Food has always been more than just fuel for much-loved Kiwi entertainers Jools and Lynda Topp. Growing up on a farm near Huntly, the twins always enjoyed their mum Jean's home cooking. Thursday was, and still is, Jean's baking day. "She makes the best gingernuts in the world," says Jools, who lives north-west of Auckland at her idyllic Liberty Circle Ranch.
Although Jean and Peter Topp have retired from their farm and live in Morrinsville, Jean always likes to make sure the tins are filled to offer to any visitors.
Given Jean's generosity and humour, it seems apt that Mother's Day today marks the launch of Jools and Lynda's new television series, Topp Country. In a time when we've become accustomed to fast-paced cooking shows,Topp Country is a reminder to slow down, relax and not worry about being competitive in the kitchen if that's not how you like to do things.
"Food shouldn't be cooked in a mad rush," says Jools. "Cooking is about time." Topp Country's 10 half-hour episodes are described by Jools as being "a cross between a cooking show, Country Calendar and a love story".
Each week focuses on a different sort of meat, fish or produce and culminates in an episode celebrating Topp family favourites.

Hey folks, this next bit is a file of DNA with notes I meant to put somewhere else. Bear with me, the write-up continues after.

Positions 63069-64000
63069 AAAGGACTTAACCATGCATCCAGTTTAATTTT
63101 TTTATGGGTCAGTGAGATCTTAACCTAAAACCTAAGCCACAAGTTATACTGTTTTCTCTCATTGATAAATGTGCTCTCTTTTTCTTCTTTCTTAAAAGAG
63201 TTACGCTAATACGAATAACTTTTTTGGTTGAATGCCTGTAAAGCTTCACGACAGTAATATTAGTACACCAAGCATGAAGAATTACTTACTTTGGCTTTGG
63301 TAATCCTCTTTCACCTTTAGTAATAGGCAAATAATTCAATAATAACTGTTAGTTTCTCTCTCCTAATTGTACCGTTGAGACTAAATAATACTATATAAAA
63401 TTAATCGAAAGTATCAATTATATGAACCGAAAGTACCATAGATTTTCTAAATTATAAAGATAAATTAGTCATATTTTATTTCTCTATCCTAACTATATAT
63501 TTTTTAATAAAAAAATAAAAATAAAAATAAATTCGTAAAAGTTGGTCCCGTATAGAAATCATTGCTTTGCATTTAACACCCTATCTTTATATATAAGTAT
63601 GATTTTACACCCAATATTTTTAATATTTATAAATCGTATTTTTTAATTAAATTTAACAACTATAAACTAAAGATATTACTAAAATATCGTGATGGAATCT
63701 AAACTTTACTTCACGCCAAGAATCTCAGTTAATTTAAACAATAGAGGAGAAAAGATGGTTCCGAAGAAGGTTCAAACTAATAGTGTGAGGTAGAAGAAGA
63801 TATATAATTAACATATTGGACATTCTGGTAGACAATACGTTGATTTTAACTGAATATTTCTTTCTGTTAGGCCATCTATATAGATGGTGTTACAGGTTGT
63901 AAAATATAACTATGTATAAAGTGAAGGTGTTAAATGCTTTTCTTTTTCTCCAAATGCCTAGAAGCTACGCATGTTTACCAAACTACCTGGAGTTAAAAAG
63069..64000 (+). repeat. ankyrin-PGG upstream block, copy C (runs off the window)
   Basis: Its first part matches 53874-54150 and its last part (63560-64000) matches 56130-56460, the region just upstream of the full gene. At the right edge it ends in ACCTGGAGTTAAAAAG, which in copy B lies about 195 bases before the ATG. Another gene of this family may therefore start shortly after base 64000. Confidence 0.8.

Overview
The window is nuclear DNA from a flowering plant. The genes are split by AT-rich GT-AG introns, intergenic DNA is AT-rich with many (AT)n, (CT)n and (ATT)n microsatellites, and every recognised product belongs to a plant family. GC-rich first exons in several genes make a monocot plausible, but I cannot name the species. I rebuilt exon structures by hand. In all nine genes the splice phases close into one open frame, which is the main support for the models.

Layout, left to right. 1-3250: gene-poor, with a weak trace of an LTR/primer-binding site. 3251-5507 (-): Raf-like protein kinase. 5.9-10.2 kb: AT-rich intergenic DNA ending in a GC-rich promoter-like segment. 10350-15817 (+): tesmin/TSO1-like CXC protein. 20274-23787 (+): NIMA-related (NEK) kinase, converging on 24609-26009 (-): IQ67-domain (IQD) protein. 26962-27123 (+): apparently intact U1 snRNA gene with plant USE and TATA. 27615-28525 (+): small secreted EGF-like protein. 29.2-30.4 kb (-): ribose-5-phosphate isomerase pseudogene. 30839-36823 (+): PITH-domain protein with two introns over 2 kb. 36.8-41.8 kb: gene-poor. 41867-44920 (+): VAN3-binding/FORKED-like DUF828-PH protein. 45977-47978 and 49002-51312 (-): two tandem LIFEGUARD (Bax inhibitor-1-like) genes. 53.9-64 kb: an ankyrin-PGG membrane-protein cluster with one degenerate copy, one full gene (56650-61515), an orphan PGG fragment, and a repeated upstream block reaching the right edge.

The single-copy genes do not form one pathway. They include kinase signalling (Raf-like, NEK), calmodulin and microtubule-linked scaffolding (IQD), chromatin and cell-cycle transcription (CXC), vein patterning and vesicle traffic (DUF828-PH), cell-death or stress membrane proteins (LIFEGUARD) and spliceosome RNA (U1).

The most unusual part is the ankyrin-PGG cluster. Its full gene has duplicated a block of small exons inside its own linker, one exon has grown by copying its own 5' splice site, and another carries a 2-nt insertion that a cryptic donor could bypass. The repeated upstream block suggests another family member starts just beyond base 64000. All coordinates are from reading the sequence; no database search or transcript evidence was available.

There are interviews with Kiwi couples who farm, catch, grow or produce the hero food-type of each show. "These amazing couples need each other to make that particular product or produce work. It's the joint effort of couples everywhere," says Lynda.
Tonight's Canterbury-based premiere, For the Love of Pork, features free-range pig farmers, a couple who home-school their children and make pancetta, plus Mary and her Spanish husband Mariano, whose Smoky Paprika Vinegar Salsa Lynda now uses in her mince on toast recipe at Topp Lodge, which she and wife Donna Topp run at Staveley in Canterbury. Each Sunday night will feature a different sort of food, but all episodes also include a Topp Twins song plus appearances from favourite Topp Twin characters: Camp Mother and Camp Leader offer saucy tips and Ken and Ken sum things up.
Although Jools and Lynda both love food and cooking, they say it's important to make the point they're well known as entertainers - not chefs. "It's important we're not seen as experts in the food department," says Jools. "It's really simple [food], simple-as."
Lynda says the important thing is to just try and cook, even if you're not confident. Don't be in a rush. "Try a simple sauce or flavouring - put it in there and have a go. Most New Zealanders are willing to have a go."
During the week, Living visited Liberty Circle Ranch, where Jools and Lynda got busy cooking while Jools' horse Stanley kept them company. Lynda's mince on toast recipe is a hit with the local farming community in Staveley, as are bacon butties. City slickers may like to use wheatmeal bread, aioli and basil in their bacon butties, but farming folk prefer traditional white bread and butter with their bacon. Jean used to make her fastest crumble in the West for the twins and their brother Bruce when they were kids at Ruawaro School. The children would set off for school with crumble packed into little Agee jars, but often temptation got the better of them and the crumble would be gone by lunchtime.